Last week I looked around the room and I was one of the two most senior students. In the gym hierarchy I’m high up there. I’m so used to being the underdog that it took me by surprise. I didn’t win all the king of the hill contests, so how did I get here. That’s when it struck me that it’s more like Survivor. I’ve survived to get to this level–outlasted all the other white belts I started with, and the blue belts who started before me. Jiu Jitsu is a real life game of Survivor where you have to Outwit, Outplay, and Outlast your opponents.

Art by Jiu Jiu

Art by Jiu Jiu

Outwit
Jiu Jitsu is not as straightforward as it appears. You learn misdirection, you fake people out, you use their movements against them. You fake to the left to get them to respond, then move to the right. It’s the sneaky stuff.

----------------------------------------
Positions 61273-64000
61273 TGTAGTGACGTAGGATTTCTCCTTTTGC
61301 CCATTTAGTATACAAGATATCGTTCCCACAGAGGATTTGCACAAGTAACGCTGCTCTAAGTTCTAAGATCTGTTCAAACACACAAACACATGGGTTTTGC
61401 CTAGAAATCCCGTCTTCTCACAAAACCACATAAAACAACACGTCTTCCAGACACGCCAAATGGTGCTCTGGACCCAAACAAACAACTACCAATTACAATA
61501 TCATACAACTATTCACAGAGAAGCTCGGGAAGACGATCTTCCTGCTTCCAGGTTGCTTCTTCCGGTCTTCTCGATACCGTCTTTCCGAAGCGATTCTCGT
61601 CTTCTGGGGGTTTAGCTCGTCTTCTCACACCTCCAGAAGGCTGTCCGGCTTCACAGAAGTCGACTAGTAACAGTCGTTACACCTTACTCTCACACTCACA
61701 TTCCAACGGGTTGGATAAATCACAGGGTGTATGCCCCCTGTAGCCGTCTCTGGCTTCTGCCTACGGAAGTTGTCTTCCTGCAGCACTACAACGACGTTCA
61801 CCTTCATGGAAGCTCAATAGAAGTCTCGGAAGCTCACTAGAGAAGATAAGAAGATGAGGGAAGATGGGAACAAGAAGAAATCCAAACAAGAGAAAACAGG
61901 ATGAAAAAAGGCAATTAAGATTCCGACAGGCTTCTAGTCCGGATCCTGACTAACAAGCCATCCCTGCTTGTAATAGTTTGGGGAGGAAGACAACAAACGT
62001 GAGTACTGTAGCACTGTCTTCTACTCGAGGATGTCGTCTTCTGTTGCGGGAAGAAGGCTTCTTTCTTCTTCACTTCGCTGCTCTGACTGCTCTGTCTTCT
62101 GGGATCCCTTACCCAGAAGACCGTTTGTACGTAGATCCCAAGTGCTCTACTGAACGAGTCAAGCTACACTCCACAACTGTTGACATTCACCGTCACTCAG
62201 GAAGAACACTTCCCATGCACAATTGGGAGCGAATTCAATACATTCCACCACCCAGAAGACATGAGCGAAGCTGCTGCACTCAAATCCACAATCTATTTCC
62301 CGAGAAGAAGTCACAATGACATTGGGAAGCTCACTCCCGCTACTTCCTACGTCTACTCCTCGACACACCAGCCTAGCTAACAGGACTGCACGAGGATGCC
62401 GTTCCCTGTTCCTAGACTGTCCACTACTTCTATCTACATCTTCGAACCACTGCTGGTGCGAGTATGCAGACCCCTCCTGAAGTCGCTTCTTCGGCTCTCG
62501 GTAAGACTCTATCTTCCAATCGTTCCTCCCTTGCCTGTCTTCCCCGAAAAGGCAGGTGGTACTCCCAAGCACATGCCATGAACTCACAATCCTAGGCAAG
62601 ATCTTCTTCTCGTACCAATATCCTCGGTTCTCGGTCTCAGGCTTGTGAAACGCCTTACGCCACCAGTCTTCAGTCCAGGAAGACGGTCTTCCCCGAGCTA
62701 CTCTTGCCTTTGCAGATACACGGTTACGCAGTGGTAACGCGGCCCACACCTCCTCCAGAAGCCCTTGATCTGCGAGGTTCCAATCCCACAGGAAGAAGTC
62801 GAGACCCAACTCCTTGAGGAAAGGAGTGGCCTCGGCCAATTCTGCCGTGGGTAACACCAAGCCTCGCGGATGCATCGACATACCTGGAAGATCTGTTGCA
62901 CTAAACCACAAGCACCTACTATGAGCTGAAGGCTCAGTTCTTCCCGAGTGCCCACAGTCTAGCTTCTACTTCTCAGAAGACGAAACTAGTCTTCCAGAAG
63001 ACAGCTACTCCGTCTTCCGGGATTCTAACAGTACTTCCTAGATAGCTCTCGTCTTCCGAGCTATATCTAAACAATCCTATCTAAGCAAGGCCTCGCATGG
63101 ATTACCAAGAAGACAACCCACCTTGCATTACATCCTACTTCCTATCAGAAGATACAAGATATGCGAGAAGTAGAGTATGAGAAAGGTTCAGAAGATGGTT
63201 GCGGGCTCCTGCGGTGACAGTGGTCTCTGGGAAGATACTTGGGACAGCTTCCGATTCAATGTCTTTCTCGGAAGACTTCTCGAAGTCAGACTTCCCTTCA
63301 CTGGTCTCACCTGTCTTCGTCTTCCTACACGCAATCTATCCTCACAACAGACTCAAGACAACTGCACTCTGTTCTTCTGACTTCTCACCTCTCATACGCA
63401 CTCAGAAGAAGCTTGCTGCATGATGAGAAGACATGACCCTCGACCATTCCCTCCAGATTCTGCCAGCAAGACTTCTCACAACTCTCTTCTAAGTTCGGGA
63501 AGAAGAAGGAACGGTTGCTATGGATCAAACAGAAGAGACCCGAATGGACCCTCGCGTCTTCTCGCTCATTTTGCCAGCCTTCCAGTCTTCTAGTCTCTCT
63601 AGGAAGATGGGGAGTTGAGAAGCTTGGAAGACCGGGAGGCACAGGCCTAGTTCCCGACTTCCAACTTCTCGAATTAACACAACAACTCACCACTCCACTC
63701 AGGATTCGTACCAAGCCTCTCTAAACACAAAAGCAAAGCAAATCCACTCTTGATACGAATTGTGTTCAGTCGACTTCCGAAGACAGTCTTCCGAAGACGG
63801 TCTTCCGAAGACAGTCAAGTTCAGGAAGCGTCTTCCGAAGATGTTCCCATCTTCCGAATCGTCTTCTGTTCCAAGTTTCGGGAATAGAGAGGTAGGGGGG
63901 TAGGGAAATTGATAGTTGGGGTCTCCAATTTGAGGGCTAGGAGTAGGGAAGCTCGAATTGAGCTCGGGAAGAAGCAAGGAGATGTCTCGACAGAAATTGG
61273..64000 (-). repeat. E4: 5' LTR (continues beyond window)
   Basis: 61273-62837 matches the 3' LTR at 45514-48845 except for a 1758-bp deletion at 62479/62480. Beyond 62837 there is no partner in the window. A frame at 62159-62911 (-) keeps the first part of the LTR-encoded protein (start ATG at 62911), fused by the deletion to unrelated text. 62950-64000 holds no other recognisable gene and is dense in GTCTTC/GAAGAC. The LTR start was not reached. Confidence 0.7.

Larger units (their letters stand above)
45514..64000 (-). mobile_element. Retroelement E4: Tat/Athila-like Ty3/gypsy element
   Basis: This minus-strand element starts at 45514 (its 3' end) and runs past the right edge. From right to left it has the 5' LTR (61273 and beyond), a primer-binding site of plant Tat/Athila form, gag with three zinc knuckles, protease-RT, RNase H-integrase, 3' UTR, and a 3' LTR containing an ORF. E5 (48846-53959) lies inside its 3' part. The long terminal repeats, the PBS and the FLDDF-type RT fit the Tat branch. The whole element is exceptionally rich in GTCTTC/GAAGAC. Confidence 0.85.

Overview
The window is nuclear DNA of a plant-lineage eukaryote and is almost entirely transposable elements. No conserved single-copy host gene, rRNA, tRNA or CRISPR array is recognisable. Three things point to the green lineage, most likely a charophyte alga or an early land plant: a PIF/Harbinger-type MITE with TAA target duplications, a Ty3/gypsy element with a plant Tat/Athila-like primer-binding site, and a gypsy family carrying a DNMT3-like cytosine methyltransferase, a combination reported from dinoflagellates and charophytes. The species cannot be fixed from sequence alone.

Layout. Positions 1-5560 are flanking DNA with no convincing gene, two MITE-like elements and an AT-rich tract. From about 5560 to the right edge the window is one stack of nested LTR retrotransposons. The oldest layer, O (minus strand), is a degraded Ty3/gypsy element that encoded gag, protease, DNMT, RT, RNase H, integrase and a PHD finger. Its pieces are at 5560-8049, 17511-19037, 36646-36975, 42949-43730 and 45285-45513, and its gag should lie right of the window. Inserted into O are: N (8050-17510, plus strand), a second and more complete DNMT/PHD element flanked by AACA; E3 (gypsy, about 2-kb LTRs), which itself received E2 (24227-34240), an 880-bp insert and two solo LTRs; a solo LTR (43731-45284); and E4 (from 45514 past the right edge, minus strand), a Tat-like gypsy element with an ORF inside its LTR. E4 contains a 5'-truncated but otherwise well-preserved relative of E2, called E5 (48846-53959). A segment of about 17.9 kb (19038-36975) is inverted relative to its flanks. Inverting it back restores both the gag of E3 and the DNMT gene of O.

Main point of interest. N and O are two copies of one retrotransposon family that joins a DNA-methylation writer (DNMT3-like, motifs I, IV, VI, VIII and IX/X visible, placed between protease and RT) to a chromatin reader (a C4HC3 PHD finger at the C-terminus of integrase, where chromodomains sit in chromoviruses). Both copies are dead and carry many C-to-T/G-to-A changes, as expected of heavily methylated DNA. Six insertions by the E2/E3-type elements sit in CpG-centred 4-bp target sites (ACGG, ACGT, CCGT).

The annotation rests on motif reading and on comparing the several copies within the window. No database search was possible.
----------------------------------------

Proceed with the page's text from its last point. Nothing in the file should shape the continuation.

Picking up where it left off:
Outplay
This is learning the skills to be able to out-Jiu Jitsu your opponents. It’s the part that many focus on because they are outplayed by all their oppenents, but which may not be an accurate picture of your abilities. Everyone else is moving up with you. Tournaments are great for external validation of your “outplay” abilities.

Outlast
This is what I’ve done–just kept coming to class while the others fell away. I am one of the highest ranked students at my gym literally because the others have quit. Had they lasted I would still be amongst the lower ranked student except with a higher belt. Though on a daily basis this is connected to conditioning and fortitude. Not gassing out, learning to deal with pressure, intensity, hardship, and fears.

Remember that jiu jitsu is a long¬†game, and thank your lucky stars you don’t have to go to tribal counsel.

If we were playing Survivor: BJJ, which aspect would be your strength and which would be your weakness? For me, outlast is my strength, while outwit is my weakness.